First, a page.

NEW CASTLE — Bit by bit, the secrets of Mars are being revealed.
We have Curiosity to thank for most of that these days. The NASA rover has just celebrated its first year on the Red Planet, and in many ways, it’s just getting started.
Curiosity has been working its way to Mount Sharp, a Martian mountain close to its landing site. Scientists believe the structure of the 18,000-foot mountain could preserve chemical signs of life.
Unfortunately, Curiosity lacks the ability to identify actual life or fossilized evidence of it. Rather, it must look for chemical signals that are the equivalent of circumstantial evidence. But there is always the concern chemical markers for life actually may be showing something else.
Curiosity’s journey to Mount Sharp has been a leisurely one, about 100 yards a day, as the rover’s handlers are being careful, but are also interested in what’s observed along the way.
This included the discovery of pebbles — a seemingly mundane matter here on Earth. But locating these small stones on Mars is perhaps the most telling evidence to date that water once flowed on the planet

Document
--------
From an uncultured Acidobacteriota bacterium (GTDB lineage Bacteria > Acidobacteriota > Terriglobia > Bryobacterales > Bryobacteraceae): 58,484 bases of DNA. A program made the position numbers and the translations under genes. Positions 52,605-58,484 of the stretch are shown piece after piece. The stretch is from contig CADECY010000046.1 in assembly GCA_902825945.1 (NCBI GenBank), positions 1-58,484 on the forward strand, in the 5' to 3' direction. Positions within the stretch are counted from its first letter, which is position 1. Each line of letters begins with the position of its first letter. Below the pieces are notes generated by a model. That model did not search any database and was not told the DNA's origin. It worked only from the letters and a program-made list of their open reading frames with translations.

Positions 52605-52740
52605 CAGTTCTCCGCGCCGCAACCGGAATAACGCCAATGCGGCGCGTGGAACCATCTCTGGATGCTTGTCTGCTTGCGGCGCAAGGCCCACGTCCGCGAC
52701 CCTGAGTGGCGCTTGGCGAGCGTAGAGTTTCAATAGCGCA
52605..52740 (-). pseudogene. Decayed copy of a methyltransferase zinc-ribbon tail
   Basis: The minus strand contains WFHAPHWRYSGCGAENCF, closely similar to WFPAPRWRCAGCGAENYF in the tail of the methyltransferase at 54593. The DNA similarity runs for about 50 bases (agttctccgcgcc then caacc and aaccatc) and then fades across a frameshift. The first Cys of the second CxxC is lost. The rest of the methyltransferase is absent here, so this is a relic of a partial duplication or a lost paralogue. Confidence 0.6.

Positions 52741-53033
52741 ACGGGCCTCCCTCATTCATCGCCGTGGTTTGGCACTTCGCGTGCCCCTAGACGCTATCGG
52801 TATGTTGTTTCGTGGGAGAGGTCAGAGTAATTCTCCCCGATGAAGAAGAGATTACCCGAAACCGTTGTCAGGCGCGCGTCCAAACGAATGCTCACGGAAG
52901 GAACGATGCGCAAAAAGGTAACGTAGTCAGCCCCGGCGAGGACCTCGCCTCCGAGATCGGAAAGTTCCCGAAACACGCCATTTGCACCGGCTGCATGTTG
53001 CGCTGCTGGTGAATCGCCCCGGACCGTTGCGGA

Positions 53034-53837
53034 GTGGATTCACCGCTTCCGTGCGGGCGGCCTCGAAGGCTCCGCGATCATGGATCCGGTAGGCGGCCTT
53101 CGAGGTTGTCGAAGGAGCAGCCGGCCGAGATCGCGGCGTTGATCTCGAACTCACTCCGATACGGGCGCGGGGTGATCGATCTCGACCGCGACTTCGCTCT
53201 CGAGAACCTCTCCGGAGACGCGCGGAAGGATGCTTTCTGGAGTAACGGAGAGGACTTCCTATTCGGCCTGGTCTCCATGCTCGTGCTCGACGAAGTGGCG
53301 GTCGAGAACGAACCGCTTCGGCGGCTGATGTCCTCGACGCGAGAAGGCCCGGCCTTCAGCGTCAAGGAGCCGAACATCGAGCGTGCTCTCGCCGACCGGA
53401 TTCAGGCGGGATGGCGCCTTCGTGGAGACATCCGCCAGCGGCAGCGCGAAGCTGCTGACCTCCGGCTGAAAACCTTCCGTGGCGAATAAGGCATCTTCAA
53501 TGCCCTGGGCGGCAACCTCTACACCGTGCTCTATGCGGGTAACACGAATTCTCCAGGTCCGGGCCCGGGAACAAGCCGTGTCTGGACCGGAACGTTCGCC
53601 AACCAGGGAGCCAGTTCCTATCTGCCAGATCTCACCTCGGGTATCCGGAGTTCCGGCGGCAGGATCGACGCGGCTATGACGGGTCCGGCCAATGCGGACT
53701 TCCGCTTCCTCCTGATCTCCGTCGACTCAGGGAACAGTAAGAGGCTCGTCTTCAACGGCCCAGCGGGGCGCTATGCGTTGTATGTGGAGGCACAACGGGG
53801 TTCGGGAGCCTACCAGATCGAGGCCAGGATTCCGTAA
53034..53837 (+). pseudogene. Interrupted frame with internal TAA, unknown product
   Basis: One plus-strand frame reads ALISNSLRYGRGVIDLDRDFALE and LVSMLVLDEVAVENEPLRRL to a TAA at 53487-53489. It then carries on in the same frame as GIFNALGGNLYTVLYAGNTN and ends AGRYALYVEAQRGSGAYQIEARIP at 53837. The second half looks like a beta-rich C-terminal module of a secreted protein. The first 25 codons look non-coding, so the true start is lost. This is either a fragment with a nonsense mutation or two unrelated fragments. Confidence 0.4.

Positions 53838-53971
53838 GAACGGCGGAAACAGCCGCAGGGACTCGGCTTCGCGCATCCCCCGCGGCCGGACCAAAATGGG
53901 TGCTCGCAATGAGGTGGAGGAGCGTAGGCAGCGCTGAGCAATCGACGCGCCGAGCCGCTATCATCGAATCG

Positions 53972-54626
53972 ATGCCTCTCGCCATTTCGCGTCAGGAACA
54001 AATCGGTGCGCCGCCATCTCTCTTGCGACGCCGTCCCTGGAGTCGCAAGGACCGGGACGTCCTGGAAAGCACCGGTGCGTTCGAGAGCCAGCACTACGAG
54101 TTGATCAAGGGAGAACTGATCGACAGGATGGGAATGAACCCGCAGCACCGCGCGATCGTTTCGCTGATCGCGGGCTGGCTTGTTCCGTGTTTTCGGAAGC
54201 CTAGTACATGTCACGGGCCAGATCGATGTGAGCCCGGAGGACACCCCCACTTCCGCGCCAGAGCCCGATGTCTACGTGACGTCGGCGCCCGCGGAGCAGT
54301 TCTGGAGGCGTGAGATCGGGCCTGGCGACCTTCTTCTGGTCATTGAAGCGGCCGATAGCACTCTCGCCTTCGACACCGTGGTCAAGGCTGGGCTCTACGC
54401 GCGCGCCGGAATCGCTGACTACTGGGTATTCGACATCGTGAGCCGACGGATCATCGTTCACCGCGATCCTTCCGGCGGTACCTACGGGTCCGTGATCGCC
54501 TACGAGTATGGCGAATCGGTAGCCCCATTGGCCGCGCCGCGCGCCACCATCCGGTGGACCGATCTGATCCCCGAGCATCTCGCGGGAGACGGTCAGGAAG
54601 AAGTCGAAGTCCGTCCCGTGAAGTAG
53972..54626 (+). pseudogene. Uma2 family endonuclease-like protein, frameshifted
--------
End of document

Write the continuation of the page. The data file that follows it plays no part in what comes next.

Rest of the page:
Water is crucial to life and the possibility it once existed — or still exists — on Mars is big news. If the planet does have life, it’s presumably microscopic in nature. But it’s conceivable more advanced forms existed in the distant past if the planet’s environment was more hospitable.
Water on the Red Planet doesn’t simply present the astounding possibility of life there. It also suggests that life may be plentiful in the universe. If it arose independently on two planets in a single solar system, that dramatically increases the likelihood it will be found elsewhere.
In addition, water on Mars would make it much easier for humans to establish a colony or base there. Water can be used to produce oxygen, raise crops and assist with maintaining a permanent base there without the expense of transporting resources from Earth.